Archive for the ‘Drake’ Category

Introducing Drake, a kind of ‘make for data’

Sunday, April 28th, 2013

Introducing Drake, a kind of ‘make for data’ by Aaron Crow.

From the post:

Here at Factual we’ve felt the pain of managing data workflows for a very long time. Here are just a few of the issues:

  • a multitude of steps, with complicated dependencies
  • code and input can change frequently – it’s tiring and error-prone to figure out what needs to be re-built
  • inputs scattered all over (home directories, NFS, HDFS, etc.), tough to maintain, tough to sustain repeatability

Paul Butler, a self-described Data Hacker, recently published an article called “Make for Data Scientists“, which explored the challenges of managing data processing work. Paul went on to explain why GNU Make could be a viable tool for easing this pain. He also pointed out some limitations with Make, for example the assumption that all data is local.

We were gladdened to read Paul’s article, because we’d been hard at work building an internal tool to help manage our data workflows. A defining goal was to end up with a kind of “Make for data”, but targeted squarely at the problems of managing data workflow.

A really nice introduction to Drake, with a simple example and pointers to more complete resources.

Not hard to see how Drake could fit into a topic map authoring work flow.

Drake [Data Processing Workflow]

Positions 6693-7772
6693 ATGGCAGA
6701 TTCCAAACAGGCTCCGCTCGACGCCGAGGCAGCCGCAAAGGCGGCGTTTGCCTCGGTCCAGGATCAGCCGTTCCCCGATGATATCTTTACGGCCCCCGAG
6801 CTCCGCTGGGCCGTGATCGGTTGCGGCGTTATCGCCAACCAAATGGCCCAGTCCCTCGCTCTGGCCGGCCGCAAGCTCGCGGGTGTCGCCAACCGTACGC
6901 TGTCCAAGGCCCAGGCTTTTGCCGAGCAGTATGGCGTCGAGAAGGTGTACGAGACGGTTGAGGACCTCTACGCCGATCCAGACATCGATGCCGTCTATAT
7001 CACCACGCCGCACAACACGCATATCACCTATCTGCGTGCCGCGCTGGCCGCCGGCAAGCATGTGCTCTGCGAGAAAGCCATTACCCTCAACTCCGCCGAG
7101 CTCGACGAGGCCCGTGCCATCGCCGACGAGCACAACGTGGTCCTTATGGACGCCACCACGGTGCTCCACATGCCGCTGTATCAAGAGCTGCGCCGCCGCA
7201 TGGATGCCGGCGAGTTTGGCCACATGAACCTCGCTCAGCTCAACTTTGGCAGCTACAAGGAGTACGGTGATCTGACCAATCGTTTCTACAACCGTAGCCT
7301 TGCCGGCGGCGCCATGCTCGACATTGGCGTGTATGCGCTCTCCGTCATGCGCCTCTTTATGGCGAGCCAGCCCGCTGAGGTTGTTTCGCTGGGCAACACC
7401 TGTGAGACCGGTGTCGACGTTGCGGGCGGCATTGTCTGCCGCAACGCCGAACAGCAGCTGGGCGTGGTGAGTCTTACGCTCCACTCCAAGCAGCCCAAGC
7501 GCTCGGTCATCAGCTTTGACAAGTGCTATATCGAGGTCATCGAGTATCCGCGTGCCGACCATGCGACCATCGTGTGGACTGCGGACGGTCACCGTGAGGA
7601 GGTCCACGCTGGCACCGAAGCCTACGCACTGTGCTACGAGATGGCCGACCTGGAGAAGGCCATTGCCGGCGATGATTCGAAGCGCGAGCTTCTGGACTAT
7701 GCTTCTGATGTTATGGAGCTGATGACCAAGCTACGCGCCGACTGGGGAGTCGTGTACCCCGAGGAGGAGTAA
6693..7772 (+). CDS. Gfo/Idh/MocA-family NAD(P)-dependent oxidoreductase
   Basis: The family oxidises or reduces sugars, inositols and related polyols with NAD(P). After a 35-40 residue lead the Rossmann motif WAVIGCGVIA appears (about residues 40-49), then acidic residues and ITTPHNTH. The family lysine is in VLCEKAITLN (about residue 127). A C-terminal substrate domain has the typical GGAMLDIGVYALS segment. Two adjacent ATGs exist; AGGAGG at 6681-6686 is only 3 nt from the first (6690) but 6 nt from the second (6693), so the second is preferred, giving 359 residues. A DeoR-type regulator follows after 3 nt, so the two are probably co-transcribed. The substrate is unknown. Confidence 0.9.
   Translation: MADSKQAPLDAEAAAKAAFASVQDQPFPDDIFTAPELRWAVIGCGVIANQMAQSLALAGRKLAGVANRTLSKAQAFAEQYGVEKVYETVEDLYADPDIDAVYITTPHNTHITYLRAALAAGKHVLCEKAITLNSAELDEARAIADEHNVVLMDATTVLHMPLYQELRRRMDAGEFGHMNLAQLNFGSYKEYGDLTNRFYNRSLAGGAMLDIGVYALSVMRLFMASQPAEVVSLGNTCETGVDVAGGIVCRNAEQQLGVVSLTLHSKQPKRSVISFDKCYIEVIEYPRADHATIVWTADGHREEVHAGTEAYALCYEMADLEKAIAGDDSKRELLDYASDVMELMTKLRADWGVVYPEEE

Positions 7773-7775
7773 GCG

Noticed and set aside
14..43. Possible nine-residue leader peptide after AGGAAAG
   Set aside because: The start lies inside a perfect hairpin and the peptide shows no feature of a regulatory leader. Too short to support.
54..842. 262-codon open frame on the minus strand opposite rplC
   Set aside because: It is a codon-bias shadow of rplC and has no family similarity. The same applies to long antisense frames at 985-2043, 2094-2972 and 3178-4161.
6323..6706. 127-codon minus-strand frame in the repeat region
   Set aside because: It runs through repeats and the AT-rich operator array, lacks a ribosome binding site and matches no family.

Wednesday, March 27th, 2013

Drake

From the webpage:

Drake is a simple-to-use, extensible, text-based data workflow tool that organizes command execution around data and its dependencies. Data processing steps are defined along with their inputs and outputs and Drake automatically resolves their dependencies and calculates:

  • which commands to execute (based on file timestamps)
  • in what order to execute the commands (based on dependencies)

Drake is similar to GNU Make, but designed especially for data workflow management. It has HDFS support, allows multiple inputs and outputs, and includes a host of features designed to help you bring sanity to your otherwise chaotic data processing workflows.

The video demonstrating Drake is quite good.

Granting my opinion may be influenced by the use of awk in the early examples. 😉

Definitely a tool for scripted production of topic maps.

I first saw this in a tweet by Chris Diehl.